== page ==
Lesson 42 – Vedic Sanskrit – Introduction

A short YouTube version is available here. [Expand to the full article to be able to click on the link].

In the last 41 lessons we were looking at the grammar and usage of Classical Sanskrit.  In this and the next few lessons, we will look at Vedic Sanskrit.

The term Vedic Sanskrit refers to the metrical language of the Vedic hymns and the prose of the Brāhmaṇas and the Brāhmaṇa-like portions of the various recensions of the Yajurveda and the Atharvaveda.

You can clearly see the language usage changing as you go from the Rigveda to the Brāhmaṇas. I will mainly use the Rigveda (and sometimes the Taittirīya Saṃhitā and others), to illustrate the points made in the lessons.

The transition of the Sanskrit language: The Rigveda represents the oldest stage of the language, the next stages are represented chronologically by the following: the various Saṃhitās of the other vedas, then the Brāhmaṇas, then the Āraṇyakas and the Upaniṣads, and then the Sūtras (which is almost Classical Sanskrit). Classical Sanskrit proper begins with the Code of Manu, then the epics, the law books, the Purāṇas and then the other great works of literature (poetry, drama etc.) and other many technical works.

There has been considerable debate as to when and where Sanskrit evolved, and when and where the earliest Vedic hymns were composed. I do not wish to wade into the eddies of these turbulent waters. But, I believe that the earliest hymns of the Rigveda were composed around 5000 to 6000 years ago. Of course, we need to remember that most of the Vedic language productions were composed before writing was introduced to the ancient users of the language. These early productions were handed down the generations through an oral tradition, making these the oldest unbroken tradition in existence.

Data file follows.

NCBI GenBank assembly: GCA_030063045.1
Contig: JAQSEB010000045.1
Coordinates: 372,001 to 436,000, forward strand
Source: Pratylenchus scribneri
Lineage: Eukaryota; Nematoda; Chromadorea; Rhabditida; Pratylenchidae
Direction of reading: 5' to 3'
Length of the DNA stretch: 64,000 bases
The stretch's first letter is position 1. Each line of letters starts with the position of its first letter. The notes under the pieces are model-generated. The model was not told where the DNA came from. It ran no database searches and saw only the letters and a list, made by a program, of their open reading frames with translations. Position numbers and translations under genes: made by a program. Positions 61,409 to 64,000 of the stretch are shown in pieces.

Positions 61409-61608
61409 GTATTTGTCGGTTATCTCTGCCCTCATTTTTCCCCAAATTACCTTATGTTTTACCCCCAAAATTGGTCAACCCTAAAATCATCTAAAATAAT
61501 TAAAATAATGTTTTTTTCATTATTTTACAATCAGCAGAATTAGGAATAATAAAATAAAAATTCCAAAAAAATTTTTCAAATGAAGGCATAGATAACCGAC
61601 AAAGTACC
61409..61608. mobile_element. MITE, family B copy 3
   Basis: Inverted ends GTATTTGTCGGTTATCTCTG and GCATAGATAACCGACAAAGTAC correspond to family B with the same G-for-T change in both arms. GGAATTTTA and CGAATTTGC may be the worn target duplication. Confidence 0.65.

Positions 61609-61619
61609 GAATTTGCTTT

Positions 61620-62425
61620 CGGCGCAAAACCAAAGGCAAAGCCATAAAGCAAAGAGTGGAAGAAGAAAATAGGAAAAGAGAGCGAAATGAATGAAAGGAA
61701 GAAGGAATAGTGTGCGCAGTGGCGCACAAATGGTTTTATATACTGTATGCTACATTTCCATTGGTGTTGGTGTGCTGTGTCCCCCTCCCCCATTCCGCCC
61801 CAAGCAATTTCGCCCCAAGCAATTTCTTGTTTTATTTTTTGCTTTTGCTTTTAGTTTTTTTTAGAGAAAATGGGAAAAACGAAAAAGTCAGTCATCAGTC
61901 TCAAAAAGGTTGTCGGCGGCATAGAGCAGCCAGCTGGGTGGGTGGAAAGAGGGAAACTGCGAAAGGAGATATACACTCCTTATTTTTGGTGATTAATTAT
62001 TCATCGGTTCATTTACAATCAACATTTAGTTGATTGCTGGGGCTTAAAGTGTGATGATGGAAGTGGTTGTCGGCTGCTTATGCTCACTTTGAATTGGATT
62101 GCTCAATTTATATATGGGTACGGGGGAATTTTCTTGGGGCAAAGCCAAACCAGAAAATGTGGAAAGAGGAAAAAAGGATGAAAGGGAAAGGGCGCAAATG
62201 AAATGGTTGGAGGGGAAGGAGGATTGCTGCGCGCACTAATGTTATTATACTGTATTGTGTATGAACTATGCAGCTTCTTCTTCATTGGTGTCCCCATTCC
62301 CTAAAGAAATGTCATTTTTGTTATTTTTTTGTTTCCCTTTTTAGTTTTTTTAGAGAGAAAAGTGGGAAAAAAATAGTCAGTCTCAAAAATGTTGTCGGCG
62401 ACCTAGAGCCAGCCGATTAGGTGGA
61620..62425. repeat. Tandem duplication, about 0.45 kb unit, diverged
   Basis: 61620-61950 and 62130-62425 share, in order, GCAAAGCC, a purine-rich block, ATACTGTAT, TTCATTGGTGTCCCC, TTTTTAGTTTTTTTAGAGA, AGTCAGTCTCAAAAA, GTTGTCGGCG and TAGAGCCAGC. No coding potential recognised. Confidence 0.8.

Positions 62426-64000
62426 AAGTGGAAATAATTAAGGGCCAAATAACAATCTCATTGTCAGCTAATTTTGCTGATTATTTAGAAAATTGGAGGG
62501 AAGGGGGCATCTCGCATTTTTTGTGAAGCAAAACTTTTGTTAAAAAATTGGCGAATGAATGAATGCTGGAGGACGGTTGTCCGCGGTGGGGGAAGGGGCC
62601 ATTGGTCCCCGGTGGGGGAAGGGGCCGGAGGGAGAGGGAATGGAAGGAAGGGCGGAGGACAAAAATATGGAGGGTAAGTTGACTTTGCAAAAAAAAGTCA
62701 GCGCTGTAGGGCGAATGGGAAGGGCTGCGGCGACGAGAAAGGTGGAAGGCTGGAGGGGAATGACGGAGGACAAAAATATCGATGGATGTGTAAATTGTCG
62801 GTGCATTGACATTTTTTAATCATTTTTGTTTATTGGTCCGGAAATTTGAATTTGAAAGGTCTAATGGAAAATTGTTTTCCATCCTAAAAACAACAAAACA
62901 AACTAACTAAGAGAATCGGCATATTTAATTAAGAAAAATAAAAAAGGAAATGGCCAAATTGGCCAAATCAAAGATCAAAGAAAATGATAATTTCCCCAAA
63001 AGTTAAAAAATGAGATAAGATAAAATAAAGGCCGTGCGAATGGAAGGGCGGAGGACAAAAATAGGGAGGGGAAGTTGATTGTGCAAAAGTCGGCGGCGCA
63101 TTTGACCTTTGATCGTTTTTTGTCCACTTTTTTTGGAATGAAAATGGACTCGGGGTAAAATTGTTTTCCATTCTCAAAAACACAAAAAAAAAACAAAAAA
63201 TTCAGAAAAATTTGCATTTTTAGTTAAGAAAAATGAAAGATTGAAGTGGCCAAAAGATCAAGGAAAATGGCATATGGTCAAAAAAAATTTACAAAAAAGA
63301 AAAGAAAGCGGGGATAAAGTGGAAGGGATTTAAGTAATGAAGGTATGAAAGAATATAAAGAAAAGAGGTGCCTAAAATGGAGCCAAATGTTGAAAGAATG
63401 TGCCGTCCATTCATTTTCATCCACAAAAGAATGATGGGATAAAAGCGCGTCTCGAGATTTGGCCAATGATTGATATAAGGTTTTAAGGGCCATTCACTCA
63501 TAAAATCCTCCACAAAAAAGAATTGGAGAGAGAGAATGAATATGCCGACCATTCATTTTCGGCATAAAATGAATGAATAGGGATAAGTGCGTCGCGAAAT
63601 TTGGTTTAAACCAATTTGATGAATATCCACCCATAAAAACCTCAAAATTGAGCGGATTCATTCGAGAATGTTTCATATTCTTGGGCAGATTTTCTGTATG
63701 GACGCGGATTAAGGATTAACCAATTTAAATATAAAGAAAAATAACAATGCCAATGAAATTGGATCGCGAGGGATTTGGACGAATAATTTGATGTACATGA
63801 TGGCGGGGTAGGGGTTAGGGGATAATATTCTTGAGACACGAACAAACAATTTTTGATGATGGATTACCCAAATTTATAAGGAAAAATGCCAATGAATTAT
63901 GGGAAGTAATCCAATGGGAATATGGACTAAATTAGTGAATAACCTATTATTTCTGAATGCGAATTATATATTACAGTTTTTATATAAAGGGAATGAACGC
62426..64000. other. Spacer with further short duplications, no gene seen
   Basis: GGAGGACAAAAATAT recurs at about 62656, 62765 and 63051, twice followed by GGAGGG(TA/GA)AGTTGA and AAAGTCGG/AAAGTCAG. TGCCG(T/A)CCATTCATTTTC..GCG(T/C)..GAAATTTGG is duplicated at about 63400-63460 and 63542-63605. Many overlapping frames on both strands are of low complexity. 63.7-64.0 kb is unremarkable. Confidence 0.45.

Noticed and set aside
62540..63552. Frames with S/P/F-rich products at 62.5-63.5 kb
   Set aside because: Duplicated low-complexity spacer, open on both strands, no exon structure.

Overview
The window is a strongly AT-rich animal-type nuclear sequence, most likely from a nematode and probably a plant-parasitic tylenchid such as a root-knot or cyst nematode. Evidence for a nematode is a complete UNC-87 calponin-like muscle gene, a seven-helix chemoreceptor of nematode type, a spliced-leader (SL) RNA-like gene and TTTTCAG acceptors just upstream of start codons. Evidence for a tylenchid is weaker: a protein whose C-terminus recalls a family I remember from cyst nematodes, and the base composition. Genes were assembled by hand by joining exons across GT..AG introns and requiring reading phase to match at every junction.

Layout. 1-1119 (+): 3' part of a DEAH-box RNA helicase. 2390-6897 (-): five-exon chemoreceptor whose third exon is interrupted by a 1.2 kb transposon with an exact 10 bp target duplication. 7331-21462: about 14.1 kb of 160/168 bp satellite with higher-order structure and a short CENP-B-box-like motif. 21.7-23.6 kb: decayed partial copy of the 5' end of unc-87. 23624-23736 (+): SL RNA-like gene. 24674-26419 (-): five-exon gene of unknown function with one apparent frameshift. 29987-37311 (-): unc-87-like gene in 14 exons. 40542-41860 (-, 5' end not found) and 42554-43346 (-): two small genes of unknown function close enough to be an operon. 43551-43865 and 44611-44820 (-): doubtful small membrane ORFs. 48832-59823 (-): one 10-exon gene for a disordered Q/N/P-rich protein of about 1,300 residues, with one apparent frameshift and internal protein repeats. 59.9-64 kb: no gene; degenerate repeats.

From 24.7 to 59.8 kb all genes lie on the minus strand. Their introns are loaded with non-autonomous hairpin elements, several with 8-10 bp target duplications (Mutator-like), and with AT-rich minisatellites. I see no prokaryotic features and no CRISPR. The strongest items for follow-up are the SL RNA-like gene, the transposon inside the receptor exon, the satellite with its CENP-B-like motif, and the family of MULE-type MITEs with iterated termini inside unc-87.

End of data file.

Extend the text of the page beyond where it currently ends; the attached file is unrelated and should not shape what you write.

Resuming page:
These hymns have been handed down the generations without a single mistake creeping in through the various passages between ear and mouth. This is due to the extraordinary lengths that the ancient poets and their culture in general went through to preserve the fidelity of the texts. The text is rendered in many forms of recitation or Pāṭhas. These different forms of recitation permute and repeat the words of a text in various ways. So a words and its accent in a text is recited within various combinations with and without applying the rules of Sandhi. These extraordinary techniques guaranteed the most perfect tradition in terms of sound and unaltered word order.